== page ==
John van Wyhe, University of Cambridge

John van Wyhe, University of Cambridge. Photo by Richard Carter

Although it was Monday and Darwin’s room at Christ’s College was not open to the public, he quickly treated Richard and I to a look (other pictures from Christ’s I posted here). John was, after all, in charge of the restoration. Richard was also delighted to get his Beagle notebook signed by one of its editors. I will share photos from Darwin’s room in the next post.

You can view all the photos from my trip here, if you feel so inclined. Some of Richard’s Cambridge photos are here.

PREVIOUS: Cambridge Trip #7: Beetles, Finches and Barnacles at the University Museum of ZoologyCambridge Trip #6: Darwin the Geologist at the Sedgwick Museum of Earth SciencesCambridge Trip #5: Darwin Groupies Explore CambridgeCambridge Trip #4: Darwin in the Field Conference, Pt. 2Cambridge Trip #3: Darwin in the Field ConferenceCambridge Trip #2: Finding My WayCambridge Trip #1: Traveling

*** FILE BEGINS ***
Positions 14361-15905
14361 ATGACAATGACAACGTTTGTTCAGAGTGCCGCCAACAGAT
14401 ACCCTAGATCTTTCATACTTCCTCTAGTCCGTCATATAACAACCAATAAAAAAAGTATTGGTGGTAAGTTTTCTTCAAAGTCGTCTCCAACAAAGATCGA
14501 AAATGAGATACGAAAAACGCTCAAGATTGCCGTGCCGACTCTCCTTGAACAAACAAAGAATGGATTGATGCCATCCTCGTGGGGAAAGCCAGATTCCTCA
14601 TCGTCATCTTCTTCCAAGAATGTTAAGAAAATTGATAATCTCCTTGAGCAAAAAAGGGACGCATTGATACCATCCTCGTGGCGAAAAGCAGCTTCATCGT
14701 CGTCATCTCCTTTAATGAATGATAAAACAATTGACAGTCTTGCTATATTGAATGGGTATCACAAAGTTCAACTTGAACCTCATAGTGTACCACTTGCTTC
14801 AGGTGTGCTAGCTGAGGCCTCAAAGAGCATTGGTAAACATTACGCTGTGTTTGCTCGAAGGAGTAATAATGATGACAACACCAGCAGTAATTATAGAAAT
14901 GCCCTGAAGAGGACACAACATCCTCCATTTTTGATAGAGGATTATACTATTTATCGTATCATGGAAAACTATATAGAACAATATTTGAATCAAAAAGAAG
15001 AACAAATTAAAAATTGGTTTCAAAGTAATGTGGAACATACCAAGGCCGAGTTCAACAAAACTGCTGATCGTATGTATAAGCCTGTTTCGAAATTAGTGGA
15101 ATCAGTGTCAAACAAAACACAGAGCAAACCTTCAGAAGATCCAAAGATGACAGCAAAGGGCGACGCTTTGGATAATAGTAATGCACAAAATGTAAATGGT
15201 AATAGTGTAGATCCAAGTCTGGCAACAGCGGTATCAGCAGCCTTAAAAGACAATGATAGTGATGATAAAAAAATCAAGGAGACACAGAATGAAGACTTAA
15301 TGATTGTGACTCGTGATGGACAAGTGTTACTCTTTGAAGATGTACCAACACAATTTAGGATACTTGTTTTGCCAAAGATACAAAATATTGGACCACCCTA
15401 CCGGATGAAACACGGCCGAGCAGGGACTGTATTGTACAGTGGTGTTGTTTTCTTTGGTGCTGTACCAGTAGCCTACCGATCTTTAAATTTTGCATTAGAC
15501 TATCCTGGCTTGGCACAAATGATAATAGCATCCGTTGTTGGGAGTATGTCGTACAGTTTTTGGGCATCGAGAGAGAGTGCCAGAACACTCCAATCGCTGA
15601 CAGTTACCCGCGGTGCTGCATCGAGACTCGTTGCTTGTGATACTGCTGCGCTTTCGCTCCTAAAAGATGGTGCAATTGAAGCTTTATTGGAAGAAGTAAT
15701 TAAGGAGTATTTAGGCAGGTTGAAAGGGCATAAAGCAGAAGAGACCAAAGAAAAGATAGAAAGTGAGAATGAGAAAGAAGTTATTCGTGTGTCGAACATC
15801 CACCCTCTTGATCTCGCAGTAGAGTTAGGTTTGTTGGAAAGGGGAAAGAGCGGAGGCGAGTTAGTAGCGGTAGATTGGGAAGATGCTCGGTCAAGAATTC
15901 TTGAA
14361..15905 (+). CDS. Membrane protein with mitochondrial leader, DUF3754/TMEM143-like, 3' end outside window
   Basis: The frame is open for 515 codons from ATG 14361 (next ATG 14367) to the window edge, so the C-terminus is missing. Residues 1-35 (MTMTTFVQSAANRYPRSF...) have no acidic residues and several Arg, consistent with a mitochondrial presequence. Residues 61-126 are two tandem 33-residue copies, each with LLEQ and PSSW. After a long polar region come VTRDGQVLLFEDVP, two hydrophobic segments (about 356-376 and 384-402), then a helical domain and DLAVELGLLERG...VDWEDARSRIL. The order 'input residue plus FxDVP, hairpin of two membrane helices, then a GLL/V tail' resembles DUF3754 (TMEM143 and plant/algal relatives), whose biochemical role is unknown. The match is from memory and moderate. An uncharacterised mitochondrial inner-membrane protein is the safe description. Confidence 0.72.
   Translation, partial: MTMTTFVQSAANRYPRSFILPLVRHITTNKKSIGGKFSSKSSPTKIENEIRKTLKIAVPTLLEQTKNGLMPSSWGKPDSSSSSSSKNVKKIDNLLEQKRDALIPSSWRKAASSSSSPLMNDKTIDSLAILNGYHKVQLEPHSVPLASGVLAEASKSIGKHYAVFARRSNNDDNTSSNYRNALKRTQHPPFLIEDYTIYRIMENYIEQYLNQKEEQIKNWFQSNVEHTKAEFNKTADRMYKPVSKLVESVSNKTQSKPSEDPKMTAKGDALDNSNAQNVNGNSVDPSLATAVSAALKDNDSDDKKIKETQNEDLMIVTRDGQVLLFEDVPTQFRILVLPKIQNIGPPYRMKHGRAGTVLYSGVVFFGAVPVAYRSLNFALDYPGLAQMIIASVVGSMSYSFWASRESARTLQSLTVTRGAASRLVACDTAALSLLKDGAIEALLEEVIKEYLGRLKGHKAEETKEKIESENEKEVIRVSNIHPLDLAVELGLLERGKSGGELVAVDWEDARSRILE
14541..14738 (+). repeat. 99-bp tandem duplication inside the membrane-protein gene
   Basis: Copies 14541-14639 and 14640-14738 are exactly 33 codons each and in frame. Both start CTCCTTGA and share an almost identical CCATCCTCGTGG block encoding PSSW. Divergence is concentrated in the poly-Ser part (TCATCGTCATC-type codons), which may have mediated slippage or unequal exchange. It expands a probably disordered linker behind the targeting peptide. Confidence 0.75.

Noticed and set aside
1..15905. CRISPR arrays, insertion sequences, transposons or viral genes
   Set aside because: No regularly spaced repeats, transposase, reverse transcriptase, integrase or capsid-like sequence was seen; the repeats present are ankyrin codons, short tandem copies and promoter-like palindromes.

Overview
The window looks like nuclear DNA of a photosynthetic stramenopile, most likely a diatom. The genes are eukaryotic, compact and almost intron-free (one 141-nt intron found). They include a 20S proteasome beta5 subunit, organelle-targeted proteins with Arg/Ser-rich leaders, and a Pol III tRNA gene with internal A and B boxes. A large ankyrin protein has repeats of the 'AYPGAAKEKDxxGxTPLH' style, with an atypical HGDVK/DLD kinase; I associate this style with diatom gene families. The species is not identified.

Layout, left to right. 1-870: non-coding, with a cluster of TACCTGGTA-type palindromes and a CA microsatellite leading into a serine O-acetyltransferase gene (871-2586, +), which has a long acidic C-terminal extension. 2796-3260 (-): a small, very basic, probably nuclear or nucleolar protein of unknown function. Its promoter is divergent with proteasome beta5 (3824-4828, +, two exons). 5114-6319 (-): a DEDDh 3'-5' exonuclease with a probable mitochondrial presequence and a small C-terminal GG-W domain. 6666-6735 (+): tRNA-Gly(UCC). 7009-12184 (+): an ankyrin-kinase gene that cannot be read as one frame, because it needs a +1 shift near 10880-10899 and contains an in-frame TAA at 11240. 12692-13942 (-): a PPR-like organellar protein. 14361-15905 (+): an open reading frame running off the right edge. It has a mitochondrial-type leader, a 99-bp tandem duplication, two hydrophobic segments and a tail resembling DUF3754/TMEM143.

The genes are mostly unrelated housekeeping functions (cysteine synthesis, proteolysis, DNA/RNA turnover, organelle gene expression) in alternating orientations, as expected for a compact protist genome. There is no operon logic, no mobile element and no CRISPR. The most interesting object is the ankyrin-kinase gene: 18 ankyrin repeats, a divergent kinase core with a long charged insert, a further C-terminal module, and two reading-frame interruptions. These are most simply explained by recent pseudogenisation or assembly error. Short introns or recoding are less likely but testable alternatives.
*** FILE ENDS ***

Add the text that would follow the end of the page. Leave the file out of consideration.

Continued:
Thank You

to Richard Carter of The Friends of Charles Darwin for sending me The Royal Mint’s £2 Darwin coin:

The Royal Mints £2 Darwin coin

The Royal Mint's £2 Darwin coin

And to Laura Massey of the book history blog Bookn3rd for obtaining for me the Tree of Life poster (free, but only orderable if you are in the UK), produced by The Open University with Darwin 200 and the BBC:

Tree of Life poster from The Open University

Tree of Life poster from The Open University

Tree of Life poster from The Open University

Tree of Life poster from The Open University

There was a little something extra on the package Laura sent the poster in:

From Monkey to Mailman

From Monkey to Mailman

Yes, the March of Progress results in a mailman (and women)!

2009 Stamps in Honor of Darwin